How to Become a Screenwriter: 6 Starting Points

The number one way to become a screenwriter is by writing. Anyone will tell you that. But what if you are writing? What do you do with the scripts you’ve written? How do you get noticed? Are there ways to network that you haven’t done yet? Becoming a screenwriter is a process. Some people get their break right away, and with others, it takes years. That’s out of your control. What can you do right now to put yourself and your work out there? Here are 6 starting points on how to become a screenwriter.

Competition Recognition

Winning a competition is a surefire way to get agents, managers and executives to look at your work. This is becoming one of the most popular methods of getting a script read. Many screenwriting competitions are accessible to everyone, no matter where you live or what you do. And yes, the odds can be a bit dodgy, but it’s worth a shot. With some of the major competitions, placing in that contest can be enough to get people to reach out and read your work.

Check out these:


Who do you know? Yep, I said it. Reach out to any and all connections you have. Network yourself into a circle of people who can read your work – how very “Hollywood” of you. You don’t have to be slimy to get it done. Networking shouldn’t sound like a negative word. If you have a leg up, use it.

  1. Alumni associations
  2. Family friends
  3. An estranged uncle
  4. Your childhood best friend’s college roommate

And in case you know no one, do not panic! There are so many other ways to create opportunities for yourself.

A Traditional Assistant Position

There are a couple of different assistant routes and worlds.

The TV assistant path is probably the most direct way to becoming a television writer – at least it’s pretty clear. You can go from writers’ PA to writers’ assistant to staff writer; however, getting that entry-level job in the first place can be more than tricky.

The Hollywood assistant path on a more general scope entails getting any position in the industry in order to network and learn. It puts you inside the inner circle, something you wouldn’t necessarily have access to otherwise.

Making Your Work

Say goodbye to the studio system. Do it yourself! Making your own work offers creative freedom, but it does cost $$. If you have the time and the means, try it out. This is the day and age to do it in. Seriously. If people are shooting movies on iPhones, what excuse do you have?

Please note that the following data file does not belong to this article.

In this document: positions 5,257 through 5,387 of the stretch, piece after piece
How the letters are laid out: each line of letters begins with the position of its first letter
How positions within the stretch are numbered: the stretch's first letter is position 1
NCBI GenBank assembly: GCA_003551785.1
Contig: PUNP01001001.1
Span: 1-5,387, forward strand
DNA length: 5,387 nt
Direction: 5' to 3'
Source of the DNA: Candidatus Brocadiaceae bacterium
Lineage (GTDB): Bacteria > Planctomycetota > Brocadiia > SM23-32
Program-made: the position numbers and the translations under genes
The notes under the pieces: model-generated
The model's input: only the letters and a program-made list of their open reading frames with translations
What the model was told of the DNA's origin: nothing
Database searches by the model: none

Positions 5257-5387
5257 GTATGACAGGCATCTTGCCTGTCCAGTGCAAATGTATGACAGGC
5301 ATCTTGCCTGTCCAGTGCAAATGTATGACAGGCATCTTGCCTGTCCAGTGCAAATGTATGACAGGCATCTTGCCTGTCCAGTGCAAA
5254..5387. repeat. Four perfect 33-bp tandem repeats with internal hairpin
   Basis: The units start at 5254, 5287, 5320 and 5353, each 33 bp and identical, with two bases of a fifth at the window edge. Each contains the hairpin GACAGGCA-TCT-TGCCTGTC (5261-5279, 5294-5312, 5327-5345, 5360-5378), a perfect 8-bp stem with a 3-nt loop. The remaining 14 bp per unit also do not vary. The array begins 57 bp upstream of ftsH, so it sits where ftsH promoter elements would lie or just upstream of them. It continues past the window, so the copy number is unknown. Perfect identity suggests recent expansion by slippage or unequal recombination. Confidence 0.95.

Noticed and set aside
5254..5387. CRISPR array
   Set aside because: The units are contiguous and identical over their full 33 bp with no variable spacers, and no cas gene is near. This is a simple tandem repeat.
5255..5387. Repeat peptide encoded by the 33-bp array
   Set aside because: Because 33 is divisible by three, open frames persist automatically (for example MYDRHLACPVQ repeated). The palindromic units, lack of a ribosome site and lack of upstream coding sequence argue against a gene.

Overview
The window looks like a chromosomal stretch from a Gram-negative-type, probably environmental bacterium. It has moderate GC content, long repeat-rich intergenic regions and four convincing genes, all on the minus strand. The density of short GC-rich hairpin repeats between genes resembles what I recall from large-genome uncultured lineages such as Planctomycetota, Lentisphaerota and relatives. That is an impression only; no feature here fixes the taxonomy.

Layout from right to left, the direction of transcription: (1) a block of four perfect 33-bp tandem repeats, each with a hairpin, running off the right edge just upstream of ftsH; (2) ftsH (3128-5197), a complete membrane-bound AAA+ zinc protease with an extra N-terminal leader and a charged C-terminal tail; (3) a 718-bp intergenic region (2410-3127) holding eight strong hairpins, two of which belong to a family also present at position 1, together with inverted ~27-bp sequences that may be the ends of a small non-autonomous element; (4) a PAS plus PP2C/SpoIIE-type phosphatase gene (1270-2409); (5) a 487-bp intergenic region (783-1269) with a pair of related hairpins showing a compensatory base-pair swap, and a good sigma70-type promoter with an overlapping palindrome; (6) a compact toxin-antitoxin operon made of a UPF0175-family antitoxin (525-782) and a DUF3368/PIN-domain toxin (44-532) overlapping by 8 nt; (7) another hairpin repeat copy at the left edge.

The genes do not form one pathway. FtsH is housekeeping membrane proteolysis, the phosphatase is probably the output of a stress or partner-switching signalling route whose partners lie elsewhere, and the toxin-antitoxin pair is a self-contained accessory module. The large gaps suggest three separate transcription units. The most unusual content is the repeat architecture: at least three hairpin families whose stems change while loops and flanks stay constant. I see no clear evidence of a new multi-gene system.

• Web Series – I always think of how the Broad City ladies went from nada to Comedy Central.
  • Short Film – Go to Vimeo and check out their recommendations. You’ll see some killer stuff.
  • Indie Feature – A feature requires more capital than other avenues, but the one way to ensure your script gets made… is by making it yourself.
  • Animation – Check out this interview with Stephen Leonard, a self-taught artist now making cartoons for DreamWorks TV.

Partnering with another writer

The power of team work compels you! Double your efforts by being a writing duo. This will keep you on target with your writing goals, increase your network, and can come in handy if you are up for staffing on a TV show.

There are actually several ways to pair up with someone.

  • Writing partners: working with one other writer on a shared script
  • Writing groups: meeting weekly with the same group of people to read scenes and talk shop
  • Workshop groups: meeting for a short period of time to workshop full projects
  • Accountability partners: someone you check in with once a week to stay on track

Living in L.A.

Write while living in Los Angeles. Are you a walking cliché? Who cares? You’re making it happen by putting yourself in the center of the entertainment industry. Concentrate on your writing and be in a place where you can network. Build a community.

Do you have to live in L.A.?


Does it help?


There isn’t one singular way to become a screenwriter. You have options! You can even mix and match. Choose how you want to break into the industry and give your writing 110%. Make it happen! You got this. 

This is the first post in a 4 week series on how to break into the industry. Check out the next post here:

This Is What You Need To Know To Pick Your Next Project

How are you making your big break into the industry?